Praise for MIT open access articles

Events to be held to celebrate International Open Access Week from Oct. 21-25


The thank-you note arrived with language echoing the voices of many other readers of MIT Open Access Articles: "I thought I would show my appreciation for the open access that MIT affords. Many projects and papers require access to cutting-edge studies and articles. Many of these are unfortunately stuck behind paywalls. Having access to these types of information has helped me succeed."

But the author of the note may not be who you'd expect: it was a graduate student at an American university. Reader comments sent to the MIT Libraries make clear that while many beneficiaries of the MIT Faculty Open Access Policy come from developing nations, where institutions and individuals can afford fewer resources, a growing number come from the United States, where even well-funded colleges and universities are increasingly forced to limit access to journals in order to make ends meet. Scholarly journals can cost more than $10,000 a year and subscription prices continue to rise, leading to cancelations and reduced access.

U.S. students, even those associated with a university, therefore have much to gain from open access. As one astrophysics student recently wrote: "While doing preliminary research, I stumbled upon one of your articles. The articles not only provided me insight, but also directed my further searches, leading me on different paths than I had considered, and considerably expediting the process."

Another student commented that "Thanks to MIT Open Access, I was able to read a high-quality document on a subject in which there has been very little research. I discovered that I'm not alone in my research interests, however esoteric some of [them] may seem. I found a very insightful article that took me to a new level of inspiration."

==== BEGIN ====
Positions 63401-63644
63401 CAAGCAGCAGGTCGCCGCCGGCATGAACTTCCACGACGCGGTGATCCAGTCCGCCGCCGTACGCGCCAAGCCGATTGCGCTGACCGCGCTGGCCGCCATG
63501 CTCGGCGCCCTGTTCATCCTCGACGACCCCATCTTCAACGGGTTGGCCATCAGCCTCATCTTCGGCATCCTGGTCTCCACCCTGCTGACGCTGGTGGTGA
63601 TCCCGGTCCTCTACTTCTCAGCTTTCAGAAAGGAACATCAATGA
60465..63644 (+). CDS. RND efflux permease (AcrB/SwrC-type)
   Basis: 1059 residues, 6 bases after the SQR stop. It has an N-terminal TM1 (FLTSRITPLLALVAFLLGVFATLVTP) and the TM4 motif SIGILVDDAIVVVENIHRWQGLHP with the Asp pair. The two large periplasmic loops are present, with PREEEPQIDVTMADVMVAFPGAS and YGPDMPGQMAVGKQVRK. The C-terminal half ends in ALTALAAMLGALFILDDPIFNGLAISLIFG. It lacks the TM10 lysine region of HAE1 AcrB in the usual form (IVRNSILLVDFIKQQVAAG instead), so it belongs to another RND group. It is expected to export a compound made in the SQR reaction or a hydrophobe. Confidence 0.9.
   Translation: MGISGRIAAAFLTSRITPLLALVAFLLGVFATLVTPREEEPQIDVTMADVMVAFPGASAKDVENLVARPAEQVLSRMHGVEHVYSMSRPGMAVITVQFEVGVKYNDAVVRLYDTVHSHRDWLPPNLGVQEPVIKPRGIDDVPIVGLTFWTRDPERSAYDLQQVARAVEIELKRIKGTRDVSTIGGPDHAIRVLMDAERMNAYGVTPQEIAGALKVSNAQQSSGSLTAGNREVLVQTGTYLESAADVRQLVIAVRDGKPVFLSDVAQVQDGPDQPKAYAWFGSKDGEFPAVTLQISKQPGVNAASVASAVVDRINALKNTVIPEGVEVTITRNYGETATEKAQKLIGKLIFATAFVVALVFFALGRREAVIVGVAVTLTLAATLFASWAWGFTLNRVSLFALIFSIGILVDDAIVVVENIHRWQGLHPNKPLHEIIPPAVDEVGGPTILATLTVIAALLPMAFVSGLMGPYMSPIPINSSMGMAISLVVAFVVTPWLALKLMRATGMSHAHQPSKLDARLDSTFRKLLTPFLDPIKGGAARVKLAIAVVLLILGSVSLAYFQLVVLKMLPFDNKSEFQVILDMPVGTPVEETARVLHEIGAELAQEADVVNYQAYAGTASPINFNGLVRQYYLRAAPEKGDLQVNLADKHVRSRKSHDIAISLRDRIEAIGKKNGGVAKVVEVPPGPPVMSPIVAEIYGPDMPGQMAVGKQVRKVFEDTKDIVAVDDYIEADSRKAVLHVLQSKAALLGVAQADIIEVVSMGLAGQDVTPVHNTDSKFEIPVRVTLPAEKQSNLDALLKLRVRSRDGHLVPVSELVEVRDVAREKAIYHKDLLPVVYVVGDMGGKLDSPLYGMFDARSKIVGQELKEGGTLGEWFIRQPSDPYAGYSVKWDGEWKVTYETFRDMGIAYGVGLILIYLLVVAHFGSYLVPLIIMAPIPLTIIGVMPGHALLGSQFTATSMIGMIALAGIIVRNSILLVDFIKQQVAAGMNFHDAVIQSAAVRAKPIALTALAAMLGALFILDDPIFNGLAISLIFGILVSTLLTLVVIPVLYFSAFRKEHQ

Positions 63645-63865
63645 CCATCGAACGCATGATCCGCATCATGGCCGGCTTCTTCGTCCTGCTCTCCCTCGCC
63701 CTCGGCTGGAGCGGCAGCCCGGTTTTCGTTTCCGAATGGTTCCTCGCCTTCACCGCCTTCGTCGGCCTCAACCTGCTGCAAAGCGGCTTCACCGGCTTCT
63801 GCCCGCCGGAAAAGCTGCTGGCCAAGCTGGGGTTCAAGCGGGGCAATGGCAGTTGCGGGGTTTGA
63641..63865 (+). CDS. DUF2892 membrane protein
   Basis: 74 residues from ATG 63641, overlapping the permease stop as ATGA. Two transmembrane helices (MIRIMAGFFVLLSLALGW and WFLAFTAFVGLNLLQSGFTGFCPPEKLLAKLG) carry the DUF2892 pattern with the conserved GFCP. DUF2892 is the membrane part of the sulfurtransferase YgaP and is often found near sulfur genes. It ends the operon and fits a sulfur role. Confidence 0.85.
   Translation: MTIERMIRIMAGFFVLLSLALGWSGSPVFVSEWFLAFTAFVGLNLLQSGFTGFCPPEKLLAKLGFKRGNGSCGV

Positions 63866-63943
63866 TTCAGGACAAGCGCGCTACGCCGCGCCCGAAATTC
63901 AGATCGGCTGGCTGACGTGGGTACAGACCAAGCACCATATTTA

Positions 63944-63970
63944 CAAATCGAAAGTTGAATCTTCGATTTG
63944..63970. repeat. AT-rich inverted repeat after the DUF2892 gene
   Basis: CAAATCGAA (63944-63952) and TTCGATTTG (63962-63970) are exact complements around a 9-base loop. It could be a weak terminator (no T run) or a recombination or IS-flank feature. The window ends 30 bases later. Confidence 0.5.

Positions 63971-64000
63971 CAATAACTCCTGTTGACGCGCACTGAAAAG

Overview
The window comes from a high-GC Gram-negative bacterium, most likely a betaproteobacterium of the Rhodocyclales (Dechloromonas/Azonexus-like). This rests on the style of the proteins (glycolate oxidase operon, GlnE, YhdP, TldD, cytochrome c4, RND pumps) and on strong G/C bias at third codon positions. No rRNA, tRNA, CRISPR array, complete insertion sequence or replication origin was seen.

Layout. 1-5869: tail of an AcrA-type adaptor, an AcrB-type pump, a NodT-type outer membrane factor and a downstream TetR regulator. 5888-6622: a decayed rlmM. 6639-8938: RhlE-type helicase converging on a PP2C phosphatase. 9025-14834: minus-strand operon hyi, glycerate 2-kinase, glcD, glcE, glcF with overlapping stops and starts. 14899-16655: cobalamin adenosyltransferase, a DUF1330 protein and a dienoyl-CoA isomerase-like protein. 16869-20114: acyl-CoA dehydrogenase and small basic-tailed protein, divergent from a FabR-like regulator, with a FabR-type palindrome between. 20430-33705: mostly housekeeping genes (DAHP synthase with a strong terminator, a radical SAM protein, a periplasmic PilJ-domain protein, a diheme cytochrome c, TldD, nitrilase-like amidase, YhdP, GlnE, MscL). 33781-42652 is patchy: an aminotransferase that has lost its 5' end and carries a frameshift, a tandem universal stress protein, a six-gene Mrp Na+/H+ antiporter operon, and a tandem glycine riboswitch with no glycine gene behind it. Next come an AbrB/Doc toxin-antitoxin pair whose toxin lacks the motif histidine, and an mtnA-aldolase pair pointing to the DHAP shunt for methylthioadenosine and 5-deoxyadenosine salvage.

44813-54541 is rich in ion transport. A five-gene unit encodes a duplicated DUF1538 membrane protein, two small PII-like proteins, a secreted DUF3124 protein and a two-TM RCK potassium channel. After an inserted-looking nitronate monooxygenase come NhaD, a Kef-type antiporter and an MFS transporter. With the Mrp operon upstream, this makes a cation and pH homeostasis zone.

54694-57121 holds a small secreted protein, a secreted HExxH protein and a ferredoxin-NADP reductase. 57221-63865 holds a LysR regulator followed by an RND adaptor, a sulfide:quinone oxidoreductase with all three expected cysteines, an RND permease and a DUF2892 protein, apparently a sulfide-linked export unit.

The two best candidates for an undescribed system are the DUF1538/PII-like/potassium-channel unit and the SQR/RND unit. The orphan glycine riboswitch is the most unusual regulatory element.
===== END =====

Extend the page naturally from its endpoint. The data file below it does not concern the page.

In the last six months alone, MIT heard from artists, engineers, independent researchers, and authors who all made similar comments: They felt excluded from scholarly research becaU.S.e of article costs, and the articles they found and read in DSpace@MIT gave them the opportunity to, as they wrote, "catch up on new ideas," "open my mind beyond the talking points of the day," or "find further research."

Readers also gain personally, including one individual who used a DSpace@MIT article as a resource for medical information. He wrote that he began to think about bone elasticity as being implicated in a fracture he had recently sustained: "The article assisted me in understanding the role of collagen in bone growth and renewal and, in turn, led me to further research into dietary modifications that I can implement."

The words of grateful readers — whether in the U.S. or beyond — reflect and consummate the faculty's commitment to "disseminating the fruits of [their] research as widely as possible." As one reader wrote: "It is wonderful to have the chance to go straight to the source and learn something about how knowledge is produced at the best places."

Learn more about open access efforts during International Open Access Week, Oct. 21-25. Attend sessions organized by the Libraries' Office of Scholarly Publishing & Licensing, including a panel discU.S.sion on "New Frontiers in Open Access Publishing" on Oct. 22 (which is cosponsored by the MIT Faculty Open Access Working Group), or stop by the "Right to Research" table in Lobby 10 on Wednesday, Oct. 23 from noon - 4 p.m.


Topics: Community, Faculty, Libraries, Open access, Research

Comments

Please if possible post some of the comments. It helps to have some documentation when encountering people who say access isn't really a problem.

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